Lindsay Lohan Released From King Edward’s Hospital After Chikungunya Infection
Lindsay Lohan was finally released from King Edwards VII Hospital on Wednesday after being admitted for four days after being infected with a pandemic virus, the Chikungunya that she got while having a vacation in Bora-bora, French Polynesia.
An updated report from The Financial Express said that doctors of the premiere hospital let the 28-year old star after her fever has subsided. She is still under supervision of a specialist who will monitor other effects of the virus on her body.
Though, fever has gone done, a report from Earsucker Entertainment News said that actress is still experiencing joint pains said to last up to three weeks until a patient's full recovery.
The former Disney star regained her energy very fast and has even visited volunteer group CSV Positive Futures in east London after her release from the hospital, according to Full-Time Whistle.
She helped volunteers in the organization in setting up their own website. On her Twitter, she solicits opinions from fans whether they like her ideas for the website or not.
"With @DrewWatsonAbell @csvpositivefutures designing website! What do you think www.csvpositivefutures.co.uk needs or should do differently??" Lohan wrote on her Twitter.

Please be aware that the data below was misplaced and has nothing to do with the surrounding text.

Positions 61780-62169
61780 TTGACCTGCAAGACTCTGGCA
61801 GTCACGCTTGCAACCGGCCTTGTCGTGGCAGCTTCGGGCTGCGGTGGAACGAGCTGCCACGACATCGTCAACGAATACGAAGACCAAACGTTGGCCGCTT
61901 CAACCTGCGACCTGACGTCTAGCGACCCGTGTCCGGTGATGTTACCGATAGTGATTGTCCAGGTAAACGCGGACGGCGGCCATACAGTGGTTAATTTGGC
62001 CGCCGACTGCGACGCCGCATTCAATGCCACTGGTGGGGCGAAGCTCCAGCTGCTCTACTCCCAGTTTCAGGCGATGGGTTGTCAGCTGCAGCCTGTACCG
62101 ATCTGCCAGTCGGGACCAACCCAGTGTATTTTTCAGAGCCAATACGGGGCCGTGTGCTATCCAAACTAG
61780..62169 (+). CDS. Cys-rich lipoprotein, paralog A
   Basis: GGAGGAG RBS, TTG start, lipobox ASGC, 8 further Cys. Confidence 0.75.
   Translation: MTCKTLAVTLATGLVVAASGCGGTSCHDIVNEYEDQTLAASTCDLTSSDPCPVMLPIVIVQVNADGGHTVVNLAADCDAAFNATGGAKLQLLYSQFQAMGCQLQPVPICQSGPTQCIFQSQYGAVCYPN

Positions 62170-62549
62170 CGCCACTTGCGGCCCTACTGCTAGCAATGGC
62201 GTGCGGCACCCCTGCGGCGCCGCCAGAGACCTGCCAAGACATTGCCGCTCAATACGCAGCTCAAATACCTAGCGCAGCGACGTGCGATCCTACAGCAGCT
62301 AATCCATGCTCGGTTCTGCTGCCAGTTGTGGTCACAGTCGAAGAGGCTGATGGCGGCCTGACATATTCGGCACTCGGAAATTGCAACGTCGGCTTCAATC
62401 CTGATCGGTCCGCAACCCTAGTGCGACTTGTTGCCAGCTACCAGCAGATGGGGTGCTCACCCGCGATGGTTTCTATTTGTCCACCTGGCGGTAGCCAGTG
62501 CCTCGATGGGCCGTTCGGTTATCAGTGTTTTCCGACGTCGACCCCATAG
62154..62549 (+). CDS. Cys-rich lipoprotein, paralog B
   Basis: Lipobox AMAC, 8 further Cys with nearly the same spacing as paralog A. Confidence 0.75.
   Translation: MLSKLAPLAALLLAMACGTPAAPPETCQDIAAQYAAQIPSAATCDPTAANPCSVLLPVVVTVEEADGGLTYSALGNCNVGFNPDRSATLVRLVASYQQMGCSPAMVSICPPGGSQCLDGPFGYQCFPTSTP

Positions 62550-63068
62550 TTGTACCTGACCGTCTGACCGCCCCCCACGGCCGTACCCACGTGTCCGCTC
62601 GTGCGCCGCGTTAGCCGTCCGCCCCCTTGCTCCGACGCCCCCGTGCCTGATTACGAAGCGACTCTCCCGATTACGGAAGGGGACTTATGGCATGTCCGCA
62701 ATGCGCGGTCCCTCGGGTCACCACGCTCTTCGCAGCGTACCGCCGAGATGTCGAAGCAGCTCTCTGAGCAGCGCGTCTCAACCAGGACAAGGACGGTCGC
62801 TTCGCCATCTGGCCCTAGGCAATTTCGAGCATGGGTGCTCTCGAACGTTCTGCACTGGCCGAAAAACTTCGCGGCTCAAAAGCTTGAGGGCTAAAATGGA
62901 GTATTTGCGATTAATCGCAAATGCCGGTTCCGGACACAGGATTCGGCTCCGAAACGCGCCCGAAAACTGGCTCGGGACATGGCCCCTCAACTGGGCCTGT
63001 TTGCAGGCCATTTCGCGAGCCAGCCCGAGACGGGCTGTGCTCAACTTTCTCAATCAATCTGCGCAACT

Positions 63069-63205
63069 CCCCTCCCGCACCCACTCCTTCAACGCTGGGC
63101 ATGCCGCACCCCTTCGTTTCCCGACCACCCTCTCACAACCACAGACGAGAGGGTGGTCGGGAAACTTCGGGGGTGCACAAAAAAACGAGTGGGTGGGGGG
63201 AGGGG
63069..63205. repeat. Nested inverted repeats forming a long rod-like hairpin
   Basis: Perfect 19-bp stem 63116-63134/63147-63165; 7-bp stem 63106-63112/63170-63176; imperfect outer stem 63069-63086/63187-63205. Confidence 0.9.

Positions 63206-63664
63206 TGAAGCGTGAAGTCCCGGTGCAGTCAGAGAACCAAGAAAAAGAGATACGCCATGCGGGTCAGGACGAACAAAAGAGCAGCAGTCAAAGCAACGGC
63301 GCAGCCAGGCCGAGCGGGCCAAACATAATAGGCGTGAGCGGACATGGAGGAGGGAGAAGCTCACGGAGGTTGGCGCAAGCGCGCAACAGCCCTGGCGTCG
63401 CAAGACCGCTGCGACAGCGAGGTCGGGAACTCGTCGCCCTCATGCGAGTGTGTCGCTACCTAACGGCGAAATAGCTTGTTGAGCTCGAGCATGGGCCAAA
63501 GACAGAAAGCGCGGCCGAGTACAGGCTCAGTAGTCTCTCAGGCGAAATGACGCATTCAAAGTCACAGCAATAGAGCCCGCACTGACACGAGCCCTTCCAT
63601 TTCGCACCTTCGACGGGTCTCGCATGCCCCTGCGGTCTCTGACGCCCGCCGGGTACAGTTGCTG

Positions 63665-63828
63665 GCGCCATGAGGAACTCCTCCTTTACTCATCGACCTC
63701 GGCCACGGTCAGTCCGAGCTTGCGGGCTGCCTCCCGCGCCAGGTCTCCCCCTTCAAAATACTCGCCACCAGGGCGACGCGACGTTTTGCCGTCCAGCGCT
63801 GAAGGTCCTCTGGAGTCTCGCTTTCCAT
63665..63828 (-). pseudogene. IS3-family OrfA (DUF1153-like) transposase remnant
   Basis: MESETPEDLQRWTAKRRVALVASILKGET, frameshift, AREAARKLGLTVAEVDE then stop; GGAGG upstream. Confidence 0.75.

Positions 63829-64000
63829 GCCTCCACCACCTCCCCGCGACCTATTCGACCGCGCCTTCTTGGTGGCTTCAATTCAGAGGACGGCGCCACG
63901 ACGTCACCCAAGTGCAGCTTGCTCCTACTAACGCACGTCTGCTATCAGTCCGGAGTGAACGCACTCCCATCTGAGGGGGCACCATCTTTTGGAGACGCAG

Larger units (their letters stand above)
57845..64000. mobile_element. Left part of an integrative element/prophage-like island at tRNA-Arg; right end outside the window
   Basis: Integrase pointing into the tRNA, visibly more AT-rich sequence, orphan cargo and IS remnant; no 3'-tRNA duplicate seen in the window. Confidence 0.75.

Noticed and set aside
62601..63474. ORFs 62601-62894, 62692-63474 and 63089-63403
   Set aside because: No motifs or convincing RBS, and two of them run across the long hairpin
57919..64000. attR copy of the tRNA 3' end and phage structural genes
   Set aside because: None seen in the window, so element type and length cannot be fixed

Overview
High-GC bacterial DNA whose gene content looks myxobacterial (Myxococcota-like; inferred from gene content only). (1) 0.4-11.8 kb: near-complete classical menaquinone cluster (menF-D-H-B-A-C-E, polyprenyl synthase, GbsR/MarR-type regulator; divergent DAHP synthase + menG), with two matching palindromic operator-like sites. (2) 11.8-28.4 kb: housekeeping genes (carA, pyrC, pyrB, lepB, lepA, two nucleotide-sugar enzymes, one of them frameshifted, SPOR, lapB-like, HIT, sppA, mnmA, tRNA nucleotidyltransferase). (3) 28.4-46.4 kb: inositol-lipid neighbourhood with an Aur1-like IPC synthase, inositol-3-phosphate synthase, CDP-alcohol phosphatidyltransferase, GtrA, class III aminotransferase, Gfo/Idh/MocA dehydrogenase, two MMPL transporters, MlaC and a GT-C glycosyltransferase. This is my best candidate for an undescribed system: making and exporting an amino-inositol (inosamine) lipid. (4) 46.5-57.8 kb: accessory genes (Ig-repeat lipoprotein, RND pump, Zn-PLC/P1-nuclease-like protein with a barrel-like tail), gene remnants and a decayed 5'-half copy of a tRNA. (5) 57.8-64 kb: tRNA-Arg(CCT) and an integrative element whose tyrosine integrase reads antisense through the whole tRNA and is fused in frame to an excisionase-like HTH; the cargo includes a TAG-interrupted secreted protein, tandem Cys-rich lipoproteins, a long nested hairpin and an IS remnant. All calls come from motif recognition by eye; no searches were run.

Earlier this week, sources like The Mirror reported that the actress was confined in the hospital because of the tropical virus, Chikungunya that causes fever, joint pain and fatigue.
She was accompanied by her mother, Dina in her entire stay at the hospital.
A source once said, "She [Lindsay Lohan] could hardly stand up, she was in so much pain. She was getting better, but with all the travelling, it wore her down, so the virus acted up again. It was like a relapse."
According to Health and Views, the Chikungunya (pronounced: chik-en-gun-ye) thrive best in warm countries like the Caribbean, Central and South America, and the French Polynesian Islands. It is usually transmitted through mosquito bites.
Statistics from the Centers for Disease Control and Prevention said that at least 1,600 travelers had returned to the U.S with the virus as of November 4, 2014.